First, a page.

Daily Archives: August 30, 2012
A Nottinghamshire man who was diagnosed with Parkinson’s disease aged 39 has qualified for a Karate black belt.
53-year-old David Goronwy has turned his life around by achieving a top Karate qualification, despite being struck with the debilitating disease. Goronwy was on a downward spiral of depression as Parkinson’s disease began to take hold. Coincidently, in the same year, he was also made redundant from his accounting job and went through a divorce.
Goronwy fought through all adversity, which led to him having to take anti-depressants, and managed to master the Japanese martial art. ”It was a tough time,” he said. “…but I can honestly say that Karate gave me something to live for.”
Since the diagnosis, Gornonwy managed to find work as a teaching assistant and at a car garage, but his condition prevented him from being able to keep up with the workload. To push him through the frustrating time in his life, his sister Carol encouraged him to take up an old hobby he did in his younger years – Karate.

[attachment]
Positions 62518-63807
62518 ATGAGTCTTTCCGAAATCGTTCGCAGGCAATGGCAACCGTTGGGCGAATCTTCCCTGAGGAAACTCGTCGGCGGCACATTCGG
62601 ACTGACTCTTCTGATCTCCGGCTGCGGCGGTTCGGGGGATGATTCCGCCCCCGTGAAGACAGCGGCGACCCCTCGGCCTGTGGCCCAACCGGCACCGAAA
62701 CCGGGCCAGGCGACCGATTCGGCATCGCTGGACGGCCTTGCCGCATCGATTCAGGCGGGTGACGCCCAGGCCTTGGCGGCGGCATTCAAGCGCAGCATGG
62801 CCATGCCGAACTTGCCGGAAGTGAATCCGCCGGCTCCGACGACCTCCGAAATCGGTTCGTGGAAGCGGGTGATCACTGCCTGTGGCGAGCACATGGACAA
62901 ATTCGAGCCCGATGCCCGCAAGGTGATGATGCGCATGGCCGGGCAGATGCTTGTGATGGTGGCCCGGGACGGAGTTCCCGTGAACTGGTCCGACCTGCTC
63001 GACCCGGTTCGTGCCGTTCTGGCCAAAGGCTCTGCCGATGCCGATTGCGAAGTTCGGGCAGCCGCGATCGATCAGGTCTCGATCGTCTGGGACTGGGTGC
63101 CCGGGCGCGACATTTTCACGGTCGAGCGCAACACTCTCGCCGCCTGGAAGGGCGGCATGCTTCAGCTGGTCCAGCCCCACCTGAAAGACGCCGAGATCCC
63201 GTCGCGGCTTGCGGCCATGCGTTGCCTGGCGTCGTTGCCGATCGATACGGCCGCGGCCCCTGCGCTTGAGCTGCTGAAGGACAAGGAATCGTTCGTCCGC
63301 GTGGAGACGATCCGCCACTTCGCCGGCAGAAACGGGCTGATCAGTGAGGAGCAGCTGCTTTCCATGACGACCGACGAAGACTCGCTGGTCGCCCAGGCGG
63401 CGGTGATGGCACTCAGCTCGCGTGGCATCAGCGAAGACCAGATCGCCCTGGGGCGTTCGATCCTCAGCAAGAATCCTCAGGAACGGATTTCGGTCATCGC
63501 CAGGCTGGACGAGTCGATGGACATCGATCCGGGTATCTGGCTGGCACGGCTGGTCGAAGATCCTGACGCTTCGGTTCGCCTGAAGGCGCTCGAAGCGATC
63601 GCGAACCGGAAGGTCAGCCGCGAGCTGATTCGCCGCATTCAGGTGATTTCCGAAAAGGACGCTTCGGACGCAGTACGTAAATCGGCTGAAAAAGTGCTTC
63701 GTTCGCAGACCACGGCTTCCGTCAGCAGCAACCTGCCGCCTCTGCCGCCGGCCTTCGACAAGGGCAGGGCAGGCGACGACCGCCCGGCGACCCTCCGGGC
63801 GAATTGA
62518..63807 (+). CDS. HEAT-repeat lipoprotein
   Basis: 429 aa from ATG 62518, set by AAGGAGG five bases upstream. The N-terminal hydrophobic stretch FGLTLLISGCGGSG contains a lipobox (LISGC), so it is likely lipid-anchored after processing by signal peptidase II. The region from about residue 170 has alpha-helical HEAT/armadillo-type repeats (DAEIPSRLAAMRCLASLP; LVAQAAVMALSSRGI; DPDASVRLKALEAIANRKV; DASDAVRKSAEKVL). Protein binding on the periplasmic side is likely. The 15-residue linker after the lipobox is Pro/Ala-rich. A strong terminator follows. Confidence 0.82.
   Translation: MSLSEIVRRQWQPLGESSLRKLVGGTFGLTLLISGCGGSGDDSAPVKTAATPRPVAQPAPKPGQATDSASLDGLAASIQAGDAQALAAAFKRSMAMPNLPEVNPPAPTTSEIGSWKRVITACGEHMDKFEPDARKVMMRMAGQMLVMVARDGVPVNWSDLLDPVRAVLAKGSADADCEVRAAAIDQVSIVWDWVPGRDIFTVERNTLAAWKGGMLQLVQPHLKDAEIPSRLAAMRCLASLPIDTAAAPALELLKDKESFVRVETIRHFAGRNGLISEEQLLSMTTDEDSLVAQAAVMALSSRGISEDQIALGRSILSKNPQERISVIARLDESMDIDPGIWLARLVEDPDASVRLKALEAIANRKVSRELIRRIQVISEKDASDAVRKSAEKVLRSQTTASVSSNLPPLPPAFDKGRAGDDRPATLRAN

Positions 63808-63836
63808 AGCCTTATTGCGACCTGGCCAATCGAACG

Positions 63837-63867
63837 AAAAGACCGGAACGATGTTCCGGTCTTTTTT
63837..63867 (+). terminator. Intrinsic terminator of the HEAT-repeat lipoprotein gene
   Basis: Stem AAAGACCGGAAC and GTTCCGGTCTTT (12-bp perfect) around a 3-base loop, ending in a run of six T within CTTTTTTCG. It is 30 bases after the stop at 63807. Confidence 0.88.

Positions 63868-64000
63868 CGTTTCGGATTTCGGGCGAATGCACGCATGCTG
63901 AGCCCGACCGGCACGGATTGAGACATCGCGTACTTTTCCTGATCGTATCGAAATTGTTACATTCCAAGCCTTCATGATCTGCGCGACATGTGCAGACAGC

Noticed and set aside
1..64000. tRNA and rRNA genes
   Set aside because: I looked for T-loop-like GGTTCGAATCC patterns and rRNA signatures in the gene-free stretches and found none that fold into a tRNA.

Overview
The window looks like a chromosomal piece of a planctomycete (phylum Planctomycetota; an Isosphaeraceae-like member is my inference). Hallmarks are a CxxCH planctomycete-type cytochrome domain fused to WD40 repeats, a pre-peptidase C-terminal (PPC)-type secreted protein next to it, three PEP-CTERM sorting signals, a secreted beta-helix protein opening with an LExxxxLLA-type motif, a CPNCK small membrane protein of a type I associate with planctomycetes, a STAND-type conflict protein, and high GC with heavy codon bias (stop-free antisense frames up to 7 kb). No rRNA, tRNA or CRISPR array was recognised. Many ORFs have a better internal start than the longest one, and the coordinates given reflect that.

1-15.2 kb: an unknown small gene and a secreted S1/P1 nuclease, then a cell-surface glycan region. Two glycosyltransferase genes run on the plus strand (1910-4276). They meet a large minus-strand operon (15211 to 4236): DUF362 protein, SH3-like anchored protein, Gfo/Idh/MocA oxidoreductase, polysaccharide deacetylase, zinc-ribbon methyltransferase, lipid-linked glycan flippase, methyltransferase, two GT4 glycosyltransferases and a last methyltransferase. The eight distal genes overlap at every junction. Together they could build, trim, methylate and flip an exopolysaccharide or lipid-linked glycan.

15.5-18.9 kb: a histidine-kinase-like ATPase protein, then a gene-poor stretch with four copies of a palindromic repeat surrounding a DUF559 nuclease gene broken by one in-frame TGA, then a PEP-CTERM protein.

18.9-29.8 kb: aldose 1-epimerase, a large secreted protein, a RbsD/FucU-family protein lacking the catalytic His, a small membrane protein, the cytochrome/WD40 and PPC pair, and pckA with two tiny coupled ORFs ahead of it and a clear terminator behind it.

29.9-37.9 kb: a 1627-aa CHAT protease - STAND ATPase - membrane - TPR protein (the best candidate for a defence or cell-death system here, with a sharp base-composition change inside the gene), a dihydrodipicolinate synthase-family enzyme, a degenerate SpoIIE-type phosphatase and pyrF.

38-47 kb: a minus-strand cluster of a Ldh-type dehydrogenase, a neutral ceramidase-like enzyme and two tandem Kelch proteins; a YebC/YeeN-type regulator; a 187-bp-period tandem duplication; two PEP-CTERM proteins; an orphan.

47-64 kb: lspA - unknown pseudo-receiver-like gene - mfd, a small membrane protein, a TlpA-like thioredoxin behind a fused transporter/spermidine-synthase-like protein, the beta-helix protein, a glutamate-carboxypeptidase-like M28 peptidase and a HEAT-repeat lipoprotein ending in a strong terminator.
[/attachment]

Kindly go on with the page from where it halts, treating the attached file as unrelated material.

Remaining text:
Gornowy has noted that his past time has improved his condition. He explained “It’s helped not only in terms of concentration, but it has also helped to keep my bones supple.” He also added that the black belt won’t be the end of his Karate journey either. “I will carry on for as long as my body lets me. My message to other people who might suffer from Parkinson’s is never give up and don’t let this disease stop you from doing something you want to.”
His coach at the Wilford Karate School expressed delight over his achievement. In her 30-year career, she’s yet to see someone with the condition reach black belt status. “He has just never given up and shown unbelievable determination,” she said. Similar sentiments came from his 63-year-old sister, who said: “We’re so proud of him.”
One of the key messages Goronwy wanted people to note was that: “This disease can knock your confidence.” He offered an anecdote to explain: “I remember when a policeman once came up to me and told me to go home after he saw me walking through Beeston. He thought I was drunk, but I was just having trouble walking. My point is you have to overcome things like that and live your life and don’t care what others may think.”